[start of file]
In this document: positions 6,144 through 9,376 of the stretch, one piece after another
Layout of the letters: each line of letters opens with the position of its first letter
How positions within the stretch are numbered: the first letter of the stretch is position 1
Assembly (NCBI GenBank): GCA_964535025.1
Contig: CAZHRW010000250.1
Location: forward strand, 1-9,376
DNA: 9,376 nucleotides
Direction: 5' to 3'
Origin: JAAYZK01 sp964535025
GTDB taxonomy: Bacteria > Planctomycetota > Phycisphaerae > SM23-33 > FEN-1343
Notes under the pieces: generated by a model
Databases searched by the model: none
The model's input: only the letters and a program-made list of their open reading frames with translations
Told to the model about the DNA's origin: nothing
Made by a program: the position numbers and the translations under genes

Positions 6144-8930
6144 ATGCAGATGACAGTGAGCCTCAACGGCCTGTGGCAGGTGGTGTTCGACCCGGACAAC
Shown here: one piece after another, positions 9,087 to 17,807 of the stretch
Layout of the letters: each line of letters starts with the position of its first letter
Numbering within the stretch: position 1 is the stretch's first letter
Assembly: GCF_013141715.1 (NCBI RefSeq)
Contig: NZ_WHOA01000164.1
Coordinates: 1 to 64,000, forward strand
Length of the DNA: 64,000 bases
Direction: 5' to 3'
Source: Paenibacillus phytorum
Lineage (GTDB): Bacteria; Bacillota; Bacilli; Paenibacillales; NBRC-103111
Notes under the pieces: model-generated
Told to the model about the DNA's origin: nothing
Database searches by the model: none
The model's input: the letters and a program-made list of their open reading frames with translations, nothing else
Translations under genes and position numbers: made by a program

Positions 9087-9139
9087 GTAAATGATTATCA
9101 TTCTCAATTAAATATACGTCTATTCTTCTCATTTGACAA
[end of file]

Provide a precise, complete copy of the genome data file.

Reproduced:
In this document: positions 6,144 through 9,376 of the stretch, one piece after another
Layout of the letters: each line of letters opens with the position of its first letter
How positions within the stretch are numbered: the first letter of the stretch is position 1
Assembly (NCBI GenBank): GCA_964535025.1
Contig: CAZHRW010000250.1
Location: forward strand, 1-9,376
DNA: 9,376 nucleotides
Direction: 5' to 3'
Origin: JAAYZK01 sp964535025
GTDB taxonomy: Bacteria > Planctomycetota > Phycisphaerae > SM23-33 > FEN-1343
Notes under the pieces: generated by a model
Databases searched by the model: none
The model's input: only the letters and a program-made list of their open reading frames with translations
Told to the model about the DNA's origin: nothing
Made by a program: the position numbers and the translations under genes

Positions 6144-8930
6144 ATGCAGATGACAGTGAGCCTCAACGGCCTGTGGCAGGTGGTGTTCGACCCGGACAAC
Shown here: one piece after another, positions 9,087 to 17,807 of the stretch
Layout of the letters: each line of letters starts with the position of its first letter
Numbering within the stretch: position 1 is the stretch's first letter
Assembly: GCF_013141715.1 (NCBI RefSeq)
Contig: NZ_WHOA01000164.1
Coordinates: 1 to 64,000, forward strand
Length of the DNA: 64,000 bases
Direction: 5' to 3'
Source: Paenibacillus phytorum
Lineage (GTDB): Bacteria; Bacillota; Bacilli; Paenibacillales; NBRC-103111
Notes under the pieces: model-generated
Told to the model about the DNA's origin: nothing
Database searches by the model: none
The model's input: the letters and a program-made list of their open reading frames with translations, nothing else
Translations under genes and position numbers: made by a program

Positions 9087-9139
9087 GTAAATGATTATCA
9101 TTCTCAATTAAATATACGTCTATTCTTCTCATTTGACAA